Faxon: Mine is in my bed, and my wife sits on the mantle.

When you guys won, how was it decided who would speak and who wouldn’t?
Rash: Well, that was sort of decided a little bit by the Academy. When you get up there, part of the pressure is deciding how you’ll spend that 45 seconds, but when multiple people win — although some people obviously didn’t adhere to it — we were told that after the first person spoke, they were going to cut to music or cut the mike off. So we sort of knew Alexander was going to take the reins and we knew that we probably wouldn’t get to the mike, but as we looked at each other there was a brief moment of, “Should we try? Should we storm the mike?” But the music was going to start and no one would hear anything we said.

Well, Jim, with your Jolie leg pose, I feel like you had no trouble making an impact. If you’d had a pair of scissors, would you have cut a slit up your pant leg just to take things to the next level?
Rash: Look, if I knew something might happen, I would have had tearaway pants or something. [Laughs.] Some people were like, “How dare you?” But it wasn’t mocking at all. She chuckled when she stood like that, and I thought she was sort of just owning that dress and rocking it and selling it, so I thought, I should do that with my own stance to be proud of this moment.

Have you kept up with the meme-ification of her leg? It’s got a Twitter account, even.
Rash: Yeah, but I think that started happening way before it got to me. People were talking about that from her red carpet stuff.

How crazy was it that so many Groundlings were nominated this year? You guys, Kristen Wiig and Annie Mumolo, Melissa McCarthy …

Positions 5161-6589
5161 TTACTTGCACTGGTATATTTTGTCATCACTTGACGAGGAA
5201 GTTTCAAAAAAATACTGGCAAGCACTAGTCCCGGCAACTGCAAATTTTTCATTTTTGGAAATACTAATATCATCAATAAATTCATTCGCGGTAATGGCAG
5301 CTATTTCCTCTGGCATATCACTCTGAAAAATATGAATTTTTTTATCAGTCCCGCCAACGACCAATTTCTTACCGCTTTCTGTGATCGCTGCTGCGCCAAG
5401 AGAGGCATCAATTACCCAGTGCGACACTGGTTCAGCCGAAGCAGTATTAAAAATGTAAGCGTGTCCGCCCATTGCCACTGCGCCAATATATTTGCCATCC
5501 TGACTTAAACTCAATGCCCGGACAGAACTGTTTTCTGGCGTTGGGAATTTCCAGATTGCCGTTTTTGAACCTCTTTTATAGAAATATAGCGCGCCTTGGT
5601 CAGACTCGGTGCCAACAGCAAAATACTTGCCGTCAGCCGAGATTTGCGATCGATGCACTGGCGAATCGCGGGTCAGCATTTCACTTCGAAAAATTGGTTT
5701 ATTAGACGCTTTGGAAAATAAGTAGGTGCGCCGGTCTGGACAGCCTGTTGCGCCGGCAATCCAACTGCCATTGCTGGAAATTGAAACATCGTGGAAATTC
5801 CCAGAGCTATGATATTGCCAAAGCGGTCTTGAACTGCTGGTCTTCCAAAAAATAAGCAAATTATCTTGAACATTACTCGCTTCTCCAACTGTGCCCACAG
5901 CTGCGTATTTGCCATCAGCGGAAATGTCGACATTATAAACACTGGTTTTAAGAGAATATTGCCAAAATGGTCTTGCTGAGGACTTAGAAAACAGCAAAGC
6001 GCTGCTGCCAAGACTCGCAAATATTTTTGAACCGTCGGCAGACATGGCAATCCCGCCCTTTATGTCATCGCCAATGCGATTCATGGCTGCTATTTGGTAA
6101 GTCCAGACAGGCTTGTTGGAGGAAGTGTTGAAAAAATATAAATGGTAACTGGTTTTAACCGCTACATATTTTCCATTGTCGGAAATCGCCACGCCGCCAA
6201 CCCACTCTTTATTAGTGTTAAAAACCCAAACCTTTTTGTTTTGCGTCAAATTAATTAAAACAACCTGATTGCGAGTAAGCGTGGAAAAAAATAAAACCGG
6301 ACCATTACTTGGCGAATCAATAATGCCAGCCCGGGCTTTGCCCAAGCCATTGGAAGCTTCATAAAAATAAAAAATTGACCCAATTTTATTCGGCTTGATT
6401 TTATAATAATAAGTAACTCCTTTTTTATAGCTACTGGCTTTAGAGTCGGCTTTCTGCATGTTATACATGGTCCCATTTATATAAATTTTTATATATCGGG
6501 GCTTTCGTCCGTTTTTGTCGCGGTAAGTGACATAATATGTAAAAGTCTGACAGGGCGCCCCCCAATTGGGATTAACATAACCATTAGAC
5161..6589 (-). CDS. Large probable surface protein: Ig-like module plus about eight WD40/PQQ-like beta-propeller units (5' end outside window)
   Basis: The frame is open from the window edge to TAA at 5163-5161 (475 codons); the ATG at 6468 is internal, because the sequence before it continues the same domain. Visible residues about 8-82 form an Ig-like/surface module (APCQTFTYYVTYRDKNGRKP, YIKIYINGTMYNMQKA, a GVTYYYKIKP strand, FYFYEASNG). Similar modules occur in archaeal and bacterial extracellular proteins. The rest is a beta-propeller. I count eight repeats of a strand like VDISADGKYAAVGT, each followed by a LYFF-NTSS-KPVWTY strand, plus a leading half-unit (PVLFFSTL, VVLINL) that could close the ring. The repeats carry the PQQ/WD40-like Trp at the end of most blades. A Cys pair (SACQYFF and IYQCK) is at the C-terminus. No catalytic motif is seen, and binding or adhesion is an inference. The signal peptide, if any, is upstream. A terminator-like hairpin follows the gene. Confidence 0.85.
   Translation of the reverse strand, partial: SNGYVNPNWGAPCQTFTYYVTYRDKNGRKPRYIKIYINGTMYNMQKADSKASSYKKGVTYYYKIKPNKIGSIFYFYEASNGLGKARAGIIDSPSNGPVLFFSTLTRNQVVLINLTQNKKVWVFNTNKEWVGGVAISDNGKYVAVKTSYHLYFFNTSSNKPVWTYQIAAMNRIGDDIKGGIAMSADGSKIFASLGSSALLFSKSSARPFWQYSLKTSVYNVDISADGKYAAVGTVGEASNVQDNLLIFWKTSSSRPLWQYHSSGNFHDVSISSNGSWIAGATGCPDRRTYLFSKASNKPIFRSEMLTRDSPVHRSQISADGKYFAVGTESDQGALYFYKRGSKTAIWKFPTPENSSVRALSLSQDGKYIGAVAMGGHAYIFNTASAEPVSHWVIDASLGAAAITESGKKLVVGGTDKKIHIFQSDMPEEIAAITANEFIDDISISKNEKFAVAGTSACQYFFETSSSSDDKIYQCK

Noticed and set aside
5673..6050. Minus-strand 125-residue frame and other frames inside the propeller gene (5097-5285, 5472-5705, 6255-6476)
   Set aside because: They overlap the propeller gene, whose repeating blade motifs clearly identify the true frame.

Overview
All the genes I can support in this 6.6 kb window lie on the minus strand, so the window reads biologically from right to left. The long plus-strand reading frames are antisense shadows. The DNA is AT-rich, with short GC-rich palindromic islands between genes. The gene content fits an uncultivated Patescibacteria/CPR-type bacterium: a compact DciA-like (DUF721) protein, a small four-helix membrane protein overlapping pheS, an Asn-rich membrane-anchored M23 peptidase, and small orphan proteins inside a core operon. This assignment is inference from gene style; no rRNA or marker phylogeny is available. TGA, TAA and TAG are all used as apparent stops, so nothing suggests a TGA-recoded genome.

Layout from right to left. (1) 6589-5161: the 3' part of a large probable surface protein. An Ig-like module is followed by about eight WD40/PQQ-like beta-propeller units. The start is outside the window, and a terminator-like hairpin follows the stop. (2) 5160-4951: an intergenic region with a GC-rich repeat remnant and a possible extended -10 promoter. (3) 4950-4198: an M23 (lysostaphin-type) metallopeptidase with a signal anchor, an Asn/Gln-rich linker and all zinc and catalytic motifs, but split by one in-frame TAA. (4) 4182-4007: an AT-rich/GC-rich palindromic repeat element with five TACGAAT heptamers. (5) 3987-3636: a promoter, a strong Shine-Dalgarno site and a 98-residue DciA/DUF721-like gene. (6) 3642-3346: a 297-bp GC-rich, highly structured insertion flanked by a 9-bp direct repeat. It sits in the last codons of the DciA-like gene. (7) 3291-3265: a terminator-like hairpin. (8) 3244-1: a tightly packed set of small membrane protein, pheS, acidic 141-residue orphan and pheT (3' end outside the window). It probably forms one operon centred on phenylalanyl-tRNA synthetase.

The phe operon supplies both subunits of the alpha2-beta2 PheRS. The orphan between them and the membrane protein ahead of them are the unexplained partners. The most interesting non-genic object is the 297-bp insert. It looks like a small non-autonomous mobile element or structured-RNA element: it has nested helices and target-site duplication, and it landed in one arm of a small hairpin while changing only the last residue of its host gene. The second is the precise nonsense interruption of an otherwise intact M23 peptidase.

Faxon: I know, it’s awesome. It’s really fun to be at these crazy parties and these crazy awards shows and walk in feeling like, “Whoa, this is a whole different world than I’m used to,” and then bump into a lot of familiar faces. It’s so reassuring and also a lot of fun, because you get to experience it together with your friends. I mean, we were just across the aisle from Melissa, and Annie Mumolo and Maya [Rudolph] and Kristen, and Wendi McClendon-Covey was there, and Melissa’s husband Ben [Falcone]. It was just a fun kind of reunion.

Alexander Payne wrote his own take on The Descendants after you guys had a crack at it, and at a recent Q&A at the Writers Guild, he told the audience, “I learned some of the things I didn’t want to do through their drafts.” Does that make things awkward between you guys?
Faxon: I can only speculate, based on his answers. We knew that our draft before he came aboard had more of a focus on the Scottie character, which is the younger daughter. She’s got a big presence in the book and we sort of reacted to that, and there was a lot of comic relief in the novel so we had sort of tried to balance it all out. In retrospect, Alexander wanted to take the focus a little off of her and focus on a different relationship, which was the Matt and Alexandra one. So, that was a big thing, and all these movies evolve. I feel very confident about our presence in the script, so that kind of statement from him doesn’t bother me. I understand the context.

Jim, have you finished shooting Community?
Rash: Yeah, we finished the week before last, the week before Oscars week, and we’re back on the air on March 15. We’ll see about season four, but that news probably won’t happen until late April, once all the pilots are in and stuff. But yeah, we finished all 22 episodes, and we’re just psyched that they’re going to be seen now, you know?

What was the mood like to shoot so many episodes while you were off the air?
Rash: It was good, in the sense that we always felt confident that we would return. NBC kept repeating that to us, that this wasn’t some weird, it-won’t-be-back type thing, that they had an idea of when we’d come back. It felt good. I love 30 Rock; we don’t wish them ill in the 8 p.m. slot, but [their ratings troubles] helped to show that we’re all up against a very difficult time slot. But our fan base is small and mighty and hey show up, and TiVo and DVR show that as well. But we were all happy, and there are a lot of episodes that are yet to be seen.

Oscar Winners Jim Rash and Nat Faxon on Angelina’s Leg, Community, and The Descendants